Any improvements to the conveyance system which increase the capture rate of sewage from the separated sewers or the combined sewers will require modifications to the treatment facilities.
(Justin Wiedeman is a Certified Public Accountant (CPA) and a Registered Professional Engineer (PE) with specialized background and experience in forensic accounting and engineering with water and sewer utilities, construction and real estate development matters. He was engaged by the city of Atlanta in 2003 to review Atlanta’s combined sewer overflow (CSO) program and for other matters. He has provided expert testimony in litigation involving Atlanta’s sewer programs on behalf of plaintiffs.)
The fix: build a Peachtree Creek tunnel
By City Councilwoman Mary Norwood
In 2000, the city had planned to build a sewage storage tank next to the Top Hat Soccer fields at the Intersection of Northside Drive and Broadland Road, a few blocks north of West Paces Ferry Road. The community was concerned that it would not work and that it would be nuisance to the neighborhood.
At that point, a grassroots organization called “CLEAN” hired an engineering firm to analyze the issue and come up with a long-term solution.
That solution was the Nancy Creek Tunnel which enabled the Nancy Creek basin to evolve from having been one of the most polluted in Atlanta to one of the cleanest. This solution was more expensive, but it was the RIGHT solution.
The project was completed in 2005 with DeKalb and Fulton County providing reimbursements for their fair share of the cost.
Today, just south of the Nancy Creek basin is the Peachtree Creek basin. There is simply too much sewage in the system.
In 2014, the Department of Watershed Management built the Peachtree Creek Capacity Relief Project (referred to as Liddell) to store 10 million gallons of sewage during periods of high rainfall, but as your neighbors in Memorial Park will tell you, this has not eliminated the sewage-filled stormwater which floods their park, their children’s playground, their golf course, and their own yards.
Here’s what’s happened in the past four years at the four CSO Control Facilities: Tanyard Creek CSO, Clear Creek CSO, Proctor Creek CSO, and Intrenchment Creek CSO:
2012: 19 sewage-filled stormwater floods
2013: 31 sewage-filled stormwater floods
2014: 34 sewage-filled stormwater floods
2015: 46 sewage-filled stormwater floods
How is this happening? Upstream, the city releases combined sewer overflow discharges which impact Memorial Park. The frequency of these discharges has grown dramatically over the past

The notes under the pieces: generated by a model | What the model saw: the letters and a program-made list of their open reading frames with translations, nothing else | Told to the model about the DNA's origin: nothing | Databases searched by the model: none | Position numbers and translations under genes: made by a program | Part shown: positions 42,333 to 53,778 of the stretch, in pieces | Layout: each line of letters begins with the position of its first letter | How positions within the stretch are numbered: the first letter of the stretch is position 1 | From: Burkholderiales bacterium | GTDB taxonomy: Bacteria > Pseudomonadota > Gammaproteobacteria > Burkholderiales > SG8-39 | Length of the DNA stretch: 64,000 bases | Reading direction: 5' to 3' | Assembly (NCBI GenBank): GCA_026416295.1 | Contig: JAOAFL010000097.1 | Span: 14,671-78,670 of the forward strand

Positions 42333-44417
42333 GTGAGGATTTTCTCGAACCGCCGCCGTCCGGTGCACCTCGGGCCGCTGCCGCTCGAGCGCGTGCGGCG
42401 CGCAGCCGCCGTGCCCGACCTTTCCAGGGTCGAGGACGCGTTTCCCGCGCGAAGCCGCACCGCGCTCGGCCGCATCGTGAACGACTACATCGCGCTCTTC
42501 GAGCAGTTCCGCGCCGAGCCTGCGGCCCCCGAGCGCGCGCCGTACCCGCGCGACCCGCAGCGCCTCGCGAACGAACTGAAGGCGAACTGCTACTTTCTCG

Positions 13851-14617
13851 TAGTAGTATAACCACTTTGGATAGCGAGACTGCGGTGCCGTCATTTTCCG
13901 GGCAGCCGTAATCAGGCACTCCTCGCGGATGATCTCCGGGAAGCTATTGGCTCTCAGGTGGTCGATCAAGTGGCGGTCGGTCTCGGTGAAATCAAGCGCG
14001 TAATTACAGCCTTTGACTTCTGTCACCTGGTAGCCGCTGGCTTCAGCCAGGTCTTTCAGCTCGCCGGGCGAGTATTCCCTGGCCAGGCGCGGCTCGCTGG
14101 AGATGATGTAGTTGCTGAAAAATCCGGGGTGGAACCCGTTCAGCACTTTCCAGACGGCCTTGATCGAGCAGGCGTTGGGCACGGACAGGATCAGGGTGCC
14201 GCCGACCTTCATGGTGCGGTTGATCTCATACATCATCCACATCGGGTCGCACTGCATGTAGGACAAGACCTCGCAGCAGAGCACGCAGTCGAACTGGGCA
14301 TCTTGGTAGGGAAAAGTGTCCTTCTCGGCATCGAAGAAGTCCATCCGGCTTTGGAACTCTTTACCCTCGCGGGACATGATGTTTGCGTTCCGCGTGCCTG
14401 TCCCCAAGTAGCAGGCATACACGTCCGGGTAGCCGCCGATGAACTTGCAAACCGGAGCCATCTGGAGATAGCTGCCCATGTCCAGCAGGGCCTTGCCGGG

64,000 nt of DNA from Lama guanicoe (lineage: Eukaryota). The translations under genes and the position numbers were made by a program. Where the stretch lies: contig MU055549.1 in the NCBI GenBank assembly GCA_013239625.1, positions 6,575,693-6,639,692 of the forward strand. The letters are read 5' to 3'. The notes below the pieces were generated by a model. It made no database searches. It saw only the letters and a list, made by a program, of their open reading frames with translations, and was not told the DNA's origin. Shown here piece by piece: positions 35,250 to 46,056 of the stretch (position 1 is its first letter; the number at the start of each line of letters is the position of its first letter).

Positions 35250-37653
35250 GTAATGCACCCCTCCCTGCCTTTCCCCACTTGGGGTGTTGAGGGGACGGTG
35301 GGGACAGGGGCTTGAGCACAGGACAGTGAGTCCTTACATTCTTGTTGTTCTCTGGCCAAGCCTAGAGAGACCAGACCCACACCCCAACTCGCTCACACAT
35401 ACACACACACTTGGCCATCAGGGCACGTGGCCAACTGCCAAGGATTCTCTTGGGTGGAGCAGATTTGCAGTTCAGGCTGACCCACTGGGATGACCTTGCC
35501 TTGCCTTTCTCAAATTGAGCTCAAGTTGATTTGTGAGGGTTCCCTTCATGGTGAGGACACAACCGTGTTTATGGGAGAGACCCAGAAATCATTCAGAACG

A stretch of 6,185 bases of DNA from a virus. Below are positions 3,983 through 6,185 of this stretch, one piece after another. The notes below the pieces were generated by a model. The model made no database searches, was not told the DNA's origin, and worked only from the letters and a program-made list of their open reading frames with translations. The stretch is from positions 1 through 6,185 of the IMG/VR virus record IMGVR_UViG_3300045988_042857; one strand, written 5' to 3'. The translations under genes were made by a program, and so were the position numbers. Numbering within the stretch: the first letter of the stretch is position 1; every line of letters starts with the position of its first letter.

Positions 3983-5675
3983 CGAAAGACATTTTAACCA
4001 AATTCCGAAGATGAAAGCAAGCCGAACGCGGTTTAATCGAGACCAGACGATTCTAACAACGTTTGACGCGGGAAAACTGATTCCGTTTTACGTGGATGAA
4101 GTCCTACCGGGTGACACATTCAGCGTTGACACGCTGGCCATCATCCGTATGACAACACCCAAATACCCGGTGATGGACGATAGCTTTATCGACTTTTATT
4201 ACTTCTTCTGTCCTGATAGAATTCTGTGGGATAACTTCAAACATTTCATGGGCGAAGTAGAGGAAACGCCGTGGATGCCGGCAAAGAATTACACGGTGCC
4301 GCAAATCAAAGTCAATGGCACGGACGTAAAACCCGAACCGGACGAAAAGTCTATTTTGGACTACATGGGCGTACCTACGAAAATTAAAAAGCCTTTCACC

To fix this, we must build a Peachtree Creek Tunnel. Just as we did with the Nancy Creek Tunnel, DeKalb County would pay their fair share of the cost. A Peachtree Creek Tunnel would provide substantial deep storage and conveyance for portions of DeKalb County, South Buckhead and Midtown.
Similar to the Nancy Creek Tunnel, it would be in granite and lined with concrete where appropriate. If we do this, it will be expensive, but it if it is done properly it will fix the sewage-filled stormwater floods in and around Memorial Park and the Bobby Jones Golf Course.
Sewage should be in tunnels 300 feet beneath us in our granite–not in our yards, our parks, and our city streets!
My resolution asks that the Department of Watershed Management design the solution because they have all of the data, but at the very least, I need (and our citizens need) a REALLY GOOD SOLID explanation of what will work, since their most recent solution (Liddell) has not.
As I have said, I don’t care if the city calls these pollutants “overflows”, “spills”, or “discharges”, what is happening downstream of our city’s CSO Facilities (Combined Sewer Overflow Facilities) is
a public health hazard.
For the layperson, a CSO Facility does NOT clean up the sewage. That happens at the Chattahoochee River at the RM Clayton Treatment Plant. CSO Facilities throw some chlorine on it and run it through a screen: that’s it! There is a LOT of bad stuff that is then sent into our city’s neighborhoods, parks and streets.
Sewage is in every neighborhood that is near our CSO’s. We have four CSO locations and our neighbors near ALL of them deserve a better quality of life. We are Atlanta, and if we are truly to be a World Class City, we cannot have third-world infrastructure.
Mayor Reed, your predecessor cleaned up the Chattahoochee River. I, and citizens across our City are asking you to clean up our city’s creeks, parks, and neighborhoods.
Your Administration is asking Atlantans to authorize an extension of the one-cent sales tax which will generate another $750 million. My request–and I think it’s the request of all Atlantans–is if you’re going to ask us to continue to fund Water & Sewer projects, then please FIX it… REALLY FIX IT.
(Post 2 At-Large Atlanta City Councilwoman Mary Norwood was a leader in the CLEAN citizen movement of 2000 that led to the building of the Nancy Creek Tunnel. She presently has legislation before City Council to force the administration to come up with short- and long-term fixes for the sewage problems in the Peachtree Creek basin.)
Let’s stop repeating the past
By Robert Schreiber, Citizen monitor of Atlanta water/sewer operations
Atlanta’s downstream neighbors on the Chattahoochee are benefiting from its investment to upgrade its sewer system. But many of Atlanta’s own residents do not receive similar benefits.